Ahlstrand, E., Hermansson, K. & Friedman, R. (2017). Interaction Energies in Complexes of Zn and Amino Acids: A Comparison of Ab Initio and Force Field Based Calculations. Journal of Physical Chemistry A, 121(13), 2643-2654
Open this publication in new window or tab >>Interaction Energies in Complexes of Zn and Amino Acids: A Comparison of Ab Initio and Force Field Based Calculations
2017 (English)In: Journal of Physical Chemistry A, ISSN 1089-5639, E-ISSN 1520-5215, Vol. 121, no 13, p. 2643-2654Article in journal (Refereed) Published
Abstract [en]

Zinc plays important roles in structural stabilization of proteins, eniyine catalysis, and signal transduction. Many Zn binding sites are located at the interface between the protein and the cellular fluid. In aqueous solutions, Zn ions adopt an octahedral coordination, while in proteins zinc can have different coordinations, with a tetrahedral conformation found most frequently. The dynainics of Zn binding to proteins and the formation of complexes that involve Zn are dictated by interactions between Zn and its binding partners. We calculated the interaction energies between Zn and its ligands in complexes that mimic protein binding sites and in Zn complexes of water and one or two amino acid moieties, using quantum mechanics (QM) and molecular mechanics (MM). It was found that MM calculations that neglect or only approximate polarizability did not reproduce even the relative order of the QM interaction energies in these complexes. Interaction energies calculated with the CHARMM-Diode polarizable force field agreed better with the ab initio results,:although the deviations between QM and MM were still rather large (40-96 kcallmol). In order to gain further insight into Zn ligand interactions, the free energies of interaction were estimated by QM calculations with continuum solvent representation, and we performed energy decomposition analysis calculations to examine the characteristics of the different complexes. The ligand-types were found to have high impact on the relative strength of polarization and electrostatic interactions. Interestingly, ligand ligand interactions did not play a significant role in the binding of Zn. Finally) analysis of ligand exchange energies suggests that carboxylates could be exchanged with water molecules, which explains the flexibility in Zn:binding dynamics. An exchange between earboxylate (Asp/Glii) and imidazole (His) is less likely.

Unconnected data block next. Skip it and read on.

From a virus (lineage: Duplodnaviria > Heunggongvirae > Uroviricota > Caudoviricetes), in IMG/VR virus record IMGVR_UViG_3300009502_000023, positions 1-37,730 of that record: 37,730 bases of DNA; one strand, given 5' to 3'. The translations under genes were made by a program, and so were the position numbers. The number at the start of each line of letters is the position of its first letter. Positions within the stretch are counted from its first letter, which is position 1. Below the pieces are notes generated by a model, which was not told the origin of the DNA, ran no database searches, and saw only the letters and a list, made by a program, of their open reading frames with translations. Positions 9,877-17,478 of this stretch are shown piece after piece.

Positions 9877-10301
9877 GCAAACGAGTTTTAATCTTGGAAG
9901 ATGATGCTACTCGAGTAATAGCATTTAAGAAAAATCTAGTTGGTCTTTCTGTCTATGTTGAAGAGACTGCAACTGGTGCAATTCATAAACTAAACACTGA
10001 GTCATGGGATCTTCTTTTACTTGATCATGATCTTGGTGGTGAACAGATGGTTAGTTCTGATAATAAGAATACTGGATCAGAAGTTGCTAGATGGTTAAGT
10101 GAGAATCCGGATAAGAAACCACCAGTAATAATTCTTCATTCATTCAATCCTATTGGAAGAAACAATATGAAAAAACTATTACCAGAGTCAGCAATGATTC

National Category